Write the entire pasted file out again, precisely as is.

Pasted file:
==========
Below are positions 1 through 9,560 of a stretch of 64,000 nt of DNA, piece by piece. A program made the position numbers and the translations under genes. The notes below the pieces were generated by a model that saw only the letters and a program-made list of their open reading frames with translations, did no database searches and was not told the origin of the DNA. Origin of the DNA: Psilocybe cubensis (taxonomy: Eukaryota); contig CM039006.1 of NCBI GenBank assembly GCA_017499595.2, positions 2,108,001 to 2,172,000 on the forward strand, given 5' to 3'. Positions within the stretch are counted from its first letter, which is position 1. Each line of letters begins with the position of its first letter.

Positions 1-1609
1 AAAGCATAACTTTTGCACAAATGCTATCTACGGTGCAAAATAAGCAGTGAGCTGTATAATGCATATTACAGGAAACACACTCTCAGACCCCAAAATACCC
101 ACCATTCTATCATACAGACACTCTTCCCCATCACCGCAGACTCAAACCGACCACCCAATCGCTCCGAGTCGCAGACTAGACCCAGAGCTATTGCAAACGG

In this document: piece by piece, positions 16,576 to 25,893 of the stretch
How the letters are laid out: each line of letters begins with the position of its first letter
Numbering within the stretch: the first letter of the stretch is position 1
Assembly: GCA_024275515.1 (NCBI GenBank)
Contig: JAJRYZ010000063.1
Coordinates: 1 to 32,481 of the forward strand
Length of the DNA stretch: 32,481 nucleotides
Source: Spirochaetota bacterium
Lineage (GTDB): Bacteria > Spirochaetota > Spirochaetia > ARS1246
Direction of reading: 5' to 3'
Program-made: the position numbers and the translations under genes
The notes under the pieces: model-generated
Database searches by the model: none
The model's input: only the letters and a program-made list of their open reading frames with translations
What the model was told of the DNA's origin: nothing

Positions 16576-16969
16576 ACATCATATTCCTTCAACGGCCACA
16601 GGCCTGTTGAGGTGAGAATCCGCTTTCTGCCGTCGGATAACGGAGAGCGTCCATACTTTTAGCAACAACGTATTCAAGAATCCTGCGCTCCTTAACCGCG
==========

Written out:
Below are positions 1 through 9,560 of a stretch of 64,000 nt of DNA, piece by piece. A program made the position numbers and the translations under genes. The notes below the pieces were generated by a model that saw only the letters and a program-made list of their open reading frames with translations, did no database searches and was not told the origin of the DNA. Origin of the DNA: Psilocybe cubensis (taxonomy: Eukaryota); contig CM039006.1 of NCBI GenBank assembly GCA_017499595.2, positions 2,108,001 to 2,172,000 on the forward strand, given 5' to 3'. Positions within the stretch are counted from its first letter, which is position 1. Each line of letters begins with the position of its first letter.

Positions 1-1609
1 AAAGCATAACTTTTGCACAAATGCTATCTACGGTGCAAAATAAGCAGTGAGCTGTATAATGCATATTACAGGAAACACACTCTCAGACCCCAAAATACCC
101 ACCATTCTATCATACAGACACTCTTCCCCATCACCGCAGACTCAAACCGACCACCCAATCGCTCCGAGTCGCAGACTAGACCCAGAGCTATTGCAAACGG

In this document: piece by piece, positions 16,576 to 25,893 of the stretch
How the letters are laid out: each line of letters begins with the position of its first letter
Numbering within the stretch: the first letter of the stretch is position 1
Assembly: GCA_024275515.1 (NCBI GenBank)
Contig: JAJRYZ010000063.1
Coordinates: 1 to 32,481 of the forward strand
Length of the DNA stretch: 32,481 nucleotides
Source: Spirochaetota bacterium
Lineage (GTDB): Bacteria > Spirochaetota > Spirochaetia > ARS1246
Direction of reading: 5' to 3'
Program-made: the position numbers and the translations under genes
The notes under the pieces: model-generated
Database searches by the model: none
The model's input: only the letters and a program-made list of their open reading frames with translations
What the model was told of the DNA's origin: nothing

Positions 16576-16969
16576 ACATCATATTCCTTCAACGGCCACA
16601 GGCCTGTTGAGGTGAGAATCCGCTTTCTGCCGTCGGATAACGGAGAGCGTCCATACTTTTAGCAACAACGTATTCAAGAATCCTGCGCTCCTTAACCGCG